Amma Wants to Hug You

ByABC News

N E W  Y O R K, July 11, 2001 -- Hundreds of people lined up at a collegeAuditorium Tuesday to get a hug from an Indian spiritual leader whosefollowers say they feel uplifted when they embrace her.

Mata Amritanandamayi, also known as "Amma," or mother, hasbeen known to spend as many as 20 hours hugging attendees at herservices.

She is appearing through Wednesday at Columbia University inupper Manhattan as part of a 10-week U.S. tour. The audience Monday night at Columbia included a broad mix:college students, young couples with small children in tow, and asmattering of older followers. "I can't explain whether it's her individual energy or anenergy within the group," said Zack Kurland, 28, of New York."It's an uplifting feeling."

Social, Spiritual Leader in India

Amritanandamayi was born in the Kerala state of India in 1953.She was removed from school at a young age to look after her familyand soon began watching over others in her village. She began her spiritual endeavors as a young woman, encouragingothers to social service and to express love for others. Later shestarted a program in which people could go to her and receive herblessing — a hug, or darshan. After two and a half hours of songs, chants and meditations onMonday, Amritanandamayi, seated in the center of a large stage,received her devotees. As they approached, the followers fell totheir knees and patiently waited their turn. She greeted each with a warm smile and outstretched arms. Eachdarshan resembled an embrace between two old friends who hadn'tseen each other in years. Most hugs included a kiss on the cheek,an encouraging whisper in the ear, and loving caresses on the backand arms.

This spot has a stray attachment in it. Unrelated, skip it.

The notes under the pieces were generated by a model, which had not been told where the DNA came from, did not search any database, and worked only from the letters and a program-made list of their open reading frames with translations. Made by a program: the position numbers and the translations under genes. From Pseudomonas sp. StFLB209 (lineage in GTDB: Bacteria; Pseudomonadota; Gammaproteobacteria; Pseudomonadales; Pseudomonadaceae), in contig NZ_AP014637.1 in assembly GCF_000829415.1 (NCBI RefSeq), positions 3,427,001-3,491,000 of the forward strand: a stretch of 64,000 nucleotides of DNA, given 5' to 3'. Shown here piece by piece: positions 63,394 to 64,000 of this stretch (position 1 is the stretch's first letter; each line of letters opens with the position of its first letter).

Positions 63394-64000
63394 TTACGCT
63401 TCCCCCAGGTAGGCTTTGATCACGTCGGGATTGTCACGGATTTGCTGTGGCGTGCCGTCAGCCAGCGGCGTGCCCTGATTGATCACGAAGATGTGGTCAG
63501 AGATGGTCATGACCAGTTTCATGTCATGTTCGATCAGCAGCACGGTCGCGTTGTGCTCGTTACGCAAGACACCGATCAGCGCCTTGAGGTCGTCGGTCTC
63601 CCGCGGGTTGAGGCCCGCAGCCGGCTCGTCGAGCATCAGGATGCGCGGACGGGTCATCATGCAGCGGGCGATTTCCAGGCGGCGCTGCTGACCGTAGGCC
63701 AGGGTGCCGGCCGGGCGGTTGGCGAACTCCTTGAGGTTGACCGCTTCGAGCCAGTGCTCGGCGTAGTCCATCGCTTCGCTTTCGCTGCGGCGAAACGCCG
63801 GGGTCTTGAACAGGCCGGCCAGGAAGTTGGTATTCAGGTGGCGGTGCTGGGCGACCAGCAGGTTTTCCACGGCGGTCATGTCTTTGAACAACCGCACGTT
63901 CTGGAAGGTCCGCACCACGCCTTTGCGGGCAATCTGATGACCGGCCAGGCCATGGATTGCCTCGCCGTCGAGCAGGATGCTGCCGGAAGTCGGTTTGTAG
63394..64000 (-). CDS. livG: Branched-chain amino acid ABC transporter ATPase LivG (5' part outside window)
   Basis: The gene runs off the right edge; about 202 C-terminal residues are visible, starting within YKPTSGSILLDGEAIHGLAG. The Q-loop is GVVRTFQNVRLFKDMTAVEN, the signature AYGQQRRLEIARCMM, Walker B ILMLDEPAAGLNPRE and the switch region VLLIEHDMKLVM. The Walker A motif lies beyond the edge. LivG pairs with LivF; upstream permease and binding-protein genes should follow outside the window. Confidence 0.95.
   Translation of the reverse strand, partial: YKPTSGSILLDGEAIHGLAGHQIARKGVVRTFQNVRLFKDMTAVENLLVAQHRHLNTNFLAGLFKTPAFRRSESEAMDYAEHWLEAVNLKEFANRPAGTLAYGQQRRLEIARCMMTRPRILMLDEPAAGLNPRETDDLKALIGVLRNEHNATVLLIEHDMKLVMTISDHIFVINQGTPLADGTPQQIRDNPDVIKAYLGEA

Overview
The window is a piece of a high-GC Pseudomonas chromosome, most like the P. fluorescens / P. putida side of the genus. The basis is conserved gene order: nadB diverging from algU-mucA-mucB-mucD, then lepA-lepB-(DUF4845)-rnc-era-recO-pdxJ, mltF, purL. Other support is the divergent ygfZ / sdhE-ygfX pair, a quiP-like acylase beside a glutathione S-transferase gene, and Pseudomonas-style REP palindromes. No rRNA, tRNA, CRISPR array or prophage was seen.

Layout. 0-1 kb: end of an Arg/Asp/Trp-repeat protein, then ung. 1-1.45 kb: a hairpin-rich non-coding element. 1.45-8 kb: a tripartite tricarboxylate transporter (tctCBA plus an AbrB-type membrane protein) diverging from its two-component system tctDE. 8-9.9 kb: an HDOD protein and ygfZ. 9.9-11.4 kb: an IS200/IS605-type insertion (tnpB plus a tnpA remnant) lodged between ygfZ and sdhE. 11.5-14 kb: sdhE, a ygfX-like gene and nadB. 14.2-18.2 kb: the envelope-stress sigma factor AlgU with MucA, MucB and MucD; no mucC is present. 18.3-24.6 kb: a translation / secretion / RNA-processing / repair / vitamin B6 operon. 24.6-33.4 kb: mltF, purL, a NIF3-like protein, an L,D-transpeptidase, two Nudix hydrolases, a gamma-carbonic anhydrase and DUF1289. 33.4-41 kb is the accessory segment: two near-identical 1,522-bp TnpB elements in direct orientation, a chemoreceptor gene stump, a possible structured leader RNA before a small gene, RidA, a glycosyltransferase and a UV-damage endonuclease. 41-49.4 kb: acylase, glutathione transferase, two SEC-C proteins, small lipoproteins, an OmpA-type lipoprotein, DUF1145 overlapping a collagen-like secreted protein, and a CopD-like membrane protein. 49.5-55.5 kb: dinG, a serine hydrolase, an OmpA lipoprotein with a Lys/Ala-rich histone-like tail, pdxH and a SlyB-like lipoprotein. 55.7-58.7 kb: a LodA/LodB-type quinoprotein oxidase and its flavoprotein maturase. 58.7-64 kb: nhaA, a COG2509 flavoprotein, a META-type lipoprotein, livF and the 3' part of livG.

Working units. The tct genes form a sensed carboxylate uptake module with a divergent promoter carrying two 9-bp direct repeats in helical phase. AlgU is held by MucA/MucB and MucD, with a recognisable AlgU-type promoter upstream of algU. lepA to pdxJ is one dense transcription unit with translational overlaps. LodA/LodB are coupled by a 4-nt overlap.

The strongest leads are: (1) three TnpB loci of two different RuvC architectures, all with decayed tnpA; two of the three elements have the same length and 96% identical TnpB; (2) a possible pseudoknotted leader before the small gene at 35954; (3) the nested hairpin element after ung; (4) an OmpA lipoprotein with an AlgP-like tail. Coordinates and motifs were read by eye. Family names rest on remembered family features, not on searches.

750 Hugs on Tuesday

Devotees followed an honor system under which those who hadnever participated in a darshan were allowed to move to the frontof the line. Organizers said more than 750 people received tokensthat allowed them to climb on stage and receive a hug. In 1993, Amritanandamayi served as president of the CentenaryParliament of World Religions in Chicago. In 1995, she was aspeaker at the United Nations' 50th anniversary commemoration. Caroline Finnegan, 24, a New Yorker at her first Amritanandamayiservice, said she was looking forward to what she had heard was a"powerful and loving experience." "We don't really have too many of those in Manhattan,"Finnegan said.

ABC News Live

ABC News Live

24/7 coverage of breaking news and live events